Technological and Social Changes

Technological and Social Changes

Pivotal social changes are occurring as the first generation to grow up entirely online transitions into adulthood roles and changes existing organizational practices in an increasingly networked, transparent, and fluid social climate.

Leadership & Authority

Leadership & Authority

Leadership in this context includes traditional forms of organizational authority, such as business managers, nonprofit executives, pastors, and parents.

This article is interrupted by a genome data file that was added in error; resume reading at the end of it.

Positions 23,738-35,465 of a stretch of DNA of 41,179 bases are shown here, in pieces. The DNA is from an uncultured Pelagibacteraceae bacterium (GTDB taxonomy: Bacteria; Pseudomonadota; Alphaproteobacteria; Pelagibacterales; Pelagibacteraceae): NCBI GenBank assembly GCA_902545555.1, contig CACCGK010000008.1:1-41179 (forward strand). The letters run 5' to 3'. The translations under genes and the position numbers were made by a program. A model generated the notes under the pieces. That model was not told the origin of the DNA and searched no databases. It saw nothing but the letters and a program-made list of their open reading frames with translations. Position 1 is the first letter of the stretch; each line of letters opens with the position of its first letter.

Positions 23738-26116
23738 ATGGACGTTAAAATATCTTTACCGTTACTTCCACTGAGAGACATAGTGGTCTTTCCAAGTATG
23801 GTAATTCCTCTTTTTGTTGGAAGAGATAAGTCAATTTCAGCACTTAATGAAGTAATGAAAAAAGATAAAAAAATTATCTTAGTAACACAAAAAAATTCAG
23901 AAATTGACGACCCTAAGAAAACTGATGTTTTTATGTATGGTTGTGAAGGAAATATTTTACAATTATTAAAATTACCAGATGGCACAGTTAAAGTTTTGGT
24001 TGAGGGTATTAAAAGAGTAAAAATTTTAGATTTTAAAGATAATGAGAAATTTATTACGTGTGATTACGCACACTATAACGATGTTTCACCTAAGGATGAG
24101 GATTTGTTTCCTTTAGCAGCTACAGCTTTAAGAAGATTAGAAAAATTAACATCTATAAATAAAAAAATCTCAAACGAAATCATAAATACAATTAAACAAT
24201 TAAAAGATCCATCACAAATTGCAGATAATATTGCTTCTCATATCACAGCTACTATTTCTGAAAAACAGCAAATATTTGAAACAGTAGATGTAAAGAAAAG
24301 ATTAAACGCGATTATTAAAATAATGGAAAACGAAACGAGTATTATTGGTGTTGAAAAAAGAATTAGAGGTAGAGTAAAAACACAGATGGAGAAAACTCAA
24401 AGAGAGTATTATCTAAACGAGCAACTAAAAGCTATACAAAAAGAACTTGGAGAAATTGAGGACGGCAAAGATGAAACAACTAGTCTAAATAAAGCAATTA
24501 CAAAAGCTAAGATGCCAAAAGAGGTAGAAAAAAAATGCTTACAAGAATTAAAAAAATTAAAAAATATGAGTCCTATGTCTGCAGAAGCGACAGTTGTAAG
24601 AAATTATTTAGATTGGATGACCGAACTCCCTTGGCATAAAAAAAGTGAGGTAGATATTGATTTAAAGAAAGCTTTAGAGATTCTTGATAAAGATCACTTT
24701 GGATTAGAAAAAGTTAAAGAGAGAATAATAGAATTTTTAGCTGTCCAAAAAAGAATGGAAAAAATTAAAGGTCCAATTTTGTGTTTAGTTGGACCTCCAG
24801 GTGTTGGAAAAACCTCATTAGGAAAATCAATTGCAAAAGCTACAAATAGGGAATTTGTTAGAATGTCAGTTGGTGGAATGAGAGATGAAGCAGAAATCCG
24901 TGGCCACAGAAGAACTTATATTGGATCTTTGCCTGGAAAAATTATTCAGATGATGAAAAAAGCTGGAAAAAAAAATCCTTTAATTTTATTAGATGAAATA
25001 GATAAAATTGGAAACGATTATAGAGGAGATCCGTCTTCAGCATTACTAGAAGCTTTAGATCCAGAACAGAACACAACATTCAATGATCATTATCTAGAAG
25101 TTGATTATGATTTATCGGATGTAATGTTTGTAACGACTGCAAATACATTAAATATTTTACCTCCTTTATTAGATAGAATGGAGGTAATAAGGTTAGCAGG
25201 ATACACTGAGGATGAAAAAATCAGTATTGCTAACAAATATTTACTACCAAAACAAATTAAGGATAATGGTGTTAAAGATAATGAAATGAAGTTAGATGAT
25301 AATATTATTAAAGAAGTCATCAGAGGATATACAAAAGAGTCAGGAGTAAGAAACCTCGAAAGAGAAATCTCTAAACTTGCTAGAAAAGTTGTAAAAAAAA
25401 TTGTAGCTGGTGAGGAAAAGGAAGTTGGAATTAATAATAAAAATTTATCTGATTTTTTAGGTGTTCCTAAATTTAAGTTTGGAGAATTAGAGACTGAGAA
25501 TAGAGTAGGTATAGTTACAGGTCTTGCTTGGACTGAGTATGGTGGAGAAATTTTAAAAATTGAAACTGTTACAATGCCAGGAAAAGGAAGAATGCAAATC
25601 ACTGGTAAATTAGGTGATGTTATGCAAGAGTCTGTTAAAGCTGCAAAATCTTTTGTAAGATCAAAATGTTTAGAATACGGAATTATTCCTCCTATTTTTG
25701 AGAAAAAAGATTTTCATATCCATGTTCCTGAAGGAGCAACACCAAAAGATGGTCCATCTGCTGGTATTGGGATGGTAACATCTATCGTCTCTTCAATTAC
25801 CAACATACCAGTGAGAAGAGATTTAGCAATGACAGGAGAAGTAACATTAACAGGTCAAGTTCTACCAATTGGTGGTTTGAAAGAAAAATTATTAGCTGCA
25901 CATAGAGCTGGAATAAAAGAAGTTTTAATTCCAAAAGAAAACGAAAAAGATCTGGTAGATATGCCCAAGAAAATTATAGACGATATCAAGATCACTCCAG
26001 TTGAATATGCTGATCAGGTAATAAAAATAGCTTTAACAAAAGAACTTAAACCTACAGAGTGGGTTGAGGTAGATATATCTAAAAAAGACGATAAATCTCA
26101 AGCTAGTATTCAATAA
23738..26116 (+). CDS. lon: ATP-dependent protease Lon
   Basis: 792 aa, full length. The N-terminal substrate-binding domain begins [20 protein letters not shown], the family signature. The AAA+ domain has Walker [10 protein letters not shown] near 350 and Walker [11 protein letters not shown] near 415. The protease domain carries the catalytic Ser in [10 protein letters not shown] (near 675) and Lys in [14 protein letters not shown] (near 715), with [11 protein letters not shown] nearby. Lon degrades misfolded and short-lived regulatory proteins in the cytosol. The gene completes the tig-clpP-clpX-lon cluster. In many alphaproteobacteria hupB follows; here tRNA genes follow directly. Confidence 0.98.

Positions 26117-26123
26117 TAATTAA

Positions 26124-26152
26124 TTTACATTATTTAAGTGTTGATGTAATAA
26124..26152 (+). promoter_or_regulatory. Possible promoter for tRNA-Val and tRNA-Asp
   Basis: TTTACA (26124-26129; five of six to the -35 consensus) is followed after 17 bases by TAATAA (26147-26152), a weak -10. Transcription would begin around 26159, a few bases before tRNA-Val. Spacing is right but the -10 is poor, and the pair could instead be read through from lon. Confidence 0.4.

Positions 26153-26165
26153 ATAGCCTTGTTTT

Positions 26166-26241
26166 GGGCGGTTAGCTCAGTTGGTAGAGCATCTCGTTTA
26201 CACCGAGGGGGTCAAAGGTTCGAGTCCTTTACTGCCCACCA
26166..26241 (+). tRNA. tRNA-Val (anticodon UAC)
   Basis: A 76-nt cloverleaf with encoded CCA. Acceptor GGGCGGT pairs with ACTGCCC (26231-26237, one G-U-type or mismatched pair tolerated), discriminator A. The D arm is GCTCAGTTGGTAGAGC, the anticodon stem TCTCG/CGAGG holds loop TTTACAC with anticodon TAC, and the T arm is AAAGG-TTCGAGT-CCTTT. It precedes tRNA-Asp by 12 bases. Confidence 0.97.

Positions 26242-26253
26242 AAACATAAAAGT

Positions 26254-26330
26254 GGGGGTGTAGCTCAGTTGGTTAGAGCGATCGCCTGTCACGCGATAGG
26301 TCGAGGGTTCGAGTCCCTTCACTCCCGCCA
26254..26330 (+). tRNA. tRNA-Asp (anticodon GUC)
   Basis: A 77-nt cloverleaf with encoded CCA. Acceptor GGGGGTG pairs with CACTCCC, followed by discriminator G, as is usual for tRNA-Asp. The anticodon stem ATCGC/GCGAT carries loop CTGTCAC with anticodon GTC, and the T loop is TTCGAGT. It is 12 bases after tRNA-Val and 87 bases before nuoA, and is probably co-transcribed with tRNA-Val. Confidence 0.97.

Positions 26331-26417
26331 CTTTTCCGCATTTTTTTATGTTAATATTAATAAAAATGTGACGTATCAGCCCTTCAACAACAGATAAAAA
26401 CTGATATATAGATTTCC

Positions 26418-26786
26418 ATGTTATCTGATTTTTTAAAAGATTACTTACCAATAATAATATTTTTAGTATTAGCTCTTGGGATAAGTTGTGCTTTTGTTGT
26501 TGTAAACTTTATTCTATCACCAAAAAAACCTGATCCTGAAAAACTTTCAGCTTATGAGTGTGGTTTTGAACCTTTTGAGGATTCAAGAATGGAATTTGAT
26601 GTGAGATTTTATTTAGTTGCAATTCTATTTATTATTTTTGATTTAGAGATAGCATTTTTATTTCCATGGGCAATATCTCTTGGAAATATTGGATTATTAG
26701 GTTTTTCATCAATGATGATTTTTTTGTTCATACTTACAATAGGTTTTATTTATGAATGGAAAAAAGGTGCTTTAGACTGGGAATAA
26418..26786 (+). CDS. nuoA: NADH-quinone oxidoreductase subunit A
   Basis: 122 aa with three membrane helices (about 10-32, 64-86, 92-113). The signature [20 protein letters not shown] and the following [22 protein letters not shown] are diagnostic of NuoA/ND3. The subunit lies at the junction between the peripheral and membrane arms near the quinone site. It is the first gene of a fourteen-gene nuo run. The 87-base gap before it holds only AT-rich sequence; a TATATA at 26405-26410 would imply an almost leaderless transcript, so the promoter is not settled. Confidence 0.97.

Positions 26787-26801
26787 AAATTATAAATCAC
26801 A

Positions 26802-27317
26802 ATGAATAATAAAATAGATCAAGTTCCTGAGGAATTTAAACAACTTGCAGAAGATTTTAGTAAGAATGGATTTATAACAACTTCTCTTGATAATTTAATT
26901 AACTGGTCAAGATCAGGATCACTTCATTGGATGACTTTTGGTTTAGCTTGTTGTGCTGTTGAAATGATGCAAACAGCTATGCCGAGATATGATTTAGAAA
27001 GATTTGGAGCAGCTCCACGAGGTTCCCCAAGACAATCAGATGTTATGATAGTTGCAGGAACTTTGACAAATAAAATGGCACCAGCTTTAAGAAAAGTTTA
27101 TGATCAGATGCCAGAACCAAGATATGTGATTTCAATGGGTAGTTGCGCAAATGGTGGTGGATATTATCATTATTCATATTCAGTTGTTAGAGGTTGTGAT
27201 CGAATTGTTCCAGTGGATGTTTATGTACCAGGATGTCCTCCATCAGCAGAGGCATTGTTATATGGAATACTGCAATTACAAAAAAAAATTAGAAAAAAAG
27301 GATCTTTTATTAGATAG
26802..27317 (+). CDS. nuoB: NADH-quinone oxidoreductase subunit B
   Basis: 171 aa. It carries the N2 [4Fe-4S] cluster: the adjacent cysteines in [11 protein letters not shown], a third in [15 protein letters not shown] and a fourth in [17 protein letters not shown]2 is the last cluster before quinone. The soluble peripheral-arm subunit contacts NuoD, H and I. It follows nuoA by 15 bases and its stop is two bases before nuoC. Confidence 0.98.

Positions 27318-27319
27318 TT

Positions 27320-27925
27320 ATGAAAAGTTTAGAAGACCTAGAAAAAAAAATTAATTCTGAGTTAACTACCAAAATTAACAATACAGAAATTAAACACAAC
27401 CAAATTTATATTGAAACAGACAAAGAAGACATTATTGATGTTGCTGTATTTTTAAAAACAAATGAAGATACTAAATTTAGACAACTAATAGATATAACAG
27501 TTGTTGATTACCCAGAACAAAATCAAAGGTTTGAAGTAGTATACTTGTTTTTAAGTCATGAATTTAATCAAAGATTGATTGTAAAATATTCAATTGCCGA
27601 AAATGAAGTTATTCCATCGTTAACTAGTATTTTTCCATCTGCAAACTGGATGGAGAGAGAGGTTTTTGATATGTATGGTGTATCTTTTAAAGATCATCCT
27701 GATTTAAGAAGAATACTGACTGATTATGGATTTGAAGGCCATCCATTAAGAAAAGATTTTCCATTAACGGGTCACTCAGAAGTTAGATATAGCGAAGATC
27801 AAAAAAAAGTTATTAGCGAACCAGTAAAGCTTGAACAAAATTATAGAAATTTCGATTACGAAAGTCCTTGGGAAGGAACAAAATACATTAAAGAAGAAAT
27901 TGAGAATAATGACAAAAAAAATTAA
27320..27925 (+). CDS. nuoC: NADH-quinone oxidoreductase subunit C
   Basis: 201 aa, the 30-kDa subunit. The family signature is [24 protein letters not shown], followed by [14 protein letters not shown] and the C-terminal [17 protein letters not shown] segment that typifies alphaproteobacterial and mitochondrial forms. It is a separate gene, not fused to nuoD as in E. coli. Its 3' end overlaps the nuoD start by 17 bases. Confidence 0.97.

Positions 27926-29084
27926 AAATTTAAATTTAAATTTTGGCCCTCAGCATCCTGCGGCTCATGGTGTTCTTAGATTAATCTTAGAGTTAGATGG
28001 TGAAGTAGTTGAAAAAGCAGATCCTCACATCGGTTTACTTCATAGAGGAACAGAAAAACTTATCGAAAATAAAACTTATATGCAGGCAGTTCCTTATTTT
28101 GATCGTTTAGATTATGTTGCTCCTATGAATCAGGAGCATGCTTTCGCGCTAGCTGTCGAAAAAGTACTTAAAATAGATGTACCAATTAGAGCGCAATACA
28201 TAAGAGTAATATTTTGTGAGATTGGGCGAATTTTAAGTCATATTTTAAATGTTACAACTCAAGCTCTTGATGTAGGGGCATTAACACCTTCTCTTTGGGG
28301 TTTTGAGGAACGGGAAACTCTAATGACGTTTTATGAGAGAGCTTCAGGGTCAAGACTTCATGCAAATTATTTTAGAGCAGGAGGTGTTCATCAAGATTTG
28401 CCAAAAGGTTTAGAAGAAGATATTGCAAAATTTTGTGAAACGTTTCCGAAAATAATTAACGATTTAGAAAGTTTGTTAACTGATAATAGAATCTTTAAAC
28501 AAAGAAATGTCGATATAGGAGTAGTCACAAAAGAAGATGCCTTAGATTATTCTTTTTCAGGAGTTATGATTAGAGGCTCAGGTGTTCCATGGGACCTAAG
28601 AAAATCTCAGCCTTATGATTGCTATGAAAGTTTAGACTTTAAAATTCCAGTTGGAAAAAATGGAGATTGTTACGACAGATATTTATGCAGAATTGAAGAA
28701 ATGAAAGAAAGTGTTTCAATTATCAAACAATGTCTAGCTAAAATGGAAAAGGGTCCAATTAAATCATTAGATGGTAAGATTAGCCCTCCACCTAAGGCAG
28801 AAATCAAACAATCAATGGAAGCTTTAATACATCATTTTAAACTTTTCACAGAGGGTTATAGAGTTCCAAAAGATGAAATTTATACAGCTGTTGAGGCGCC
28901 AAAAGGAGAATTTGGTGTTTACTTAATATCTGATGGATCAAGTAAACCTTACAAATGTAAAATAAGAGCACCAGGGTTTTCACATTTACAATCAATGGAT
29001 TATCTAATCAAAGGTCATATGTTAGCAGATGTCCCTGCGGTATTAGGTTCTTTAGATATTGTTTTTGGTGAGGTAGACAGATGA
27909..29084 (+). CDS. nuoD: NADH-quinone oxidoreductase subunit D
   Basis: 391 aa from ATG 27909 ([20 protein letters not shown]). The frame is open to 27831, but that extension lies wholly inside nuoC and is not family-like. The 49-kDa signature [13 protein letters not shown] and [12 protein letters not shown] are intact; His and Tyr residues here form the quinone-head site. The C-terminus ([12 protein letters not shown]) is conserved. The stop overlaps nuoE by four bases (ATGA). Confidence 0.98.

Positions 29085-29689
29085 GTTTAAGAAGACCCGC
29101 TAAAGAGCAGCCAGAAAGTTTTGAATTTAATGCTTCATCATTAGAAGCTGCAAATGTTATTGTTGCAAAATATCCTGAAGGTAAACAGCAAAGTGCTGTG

Social Impact

Social Impact

Leadership in this context also includes contemporary forms of social impact that are not organizationally specific, such as cultural brokers in social media, blogs, music, and other genres.

Networks for Social Action

Networks for Social Action

Millennials tend to think not so much in terms of organizations, at least not as their starting point for social action, but rather tend to view social action in terms of episodic activities, causes, and efforts.

Positional or Hierarchical Authority

Positional or Hierarchical Authority

Positional, hierarchical leadership is viewed as less consequential to the future of social influence, meaning different sectors (businesses, non-profits, universities, and religious congregations) newly share in common that they are all organizations seeking to retain relevance of positional, hierarchical, and traditional forms of authority with Millennials.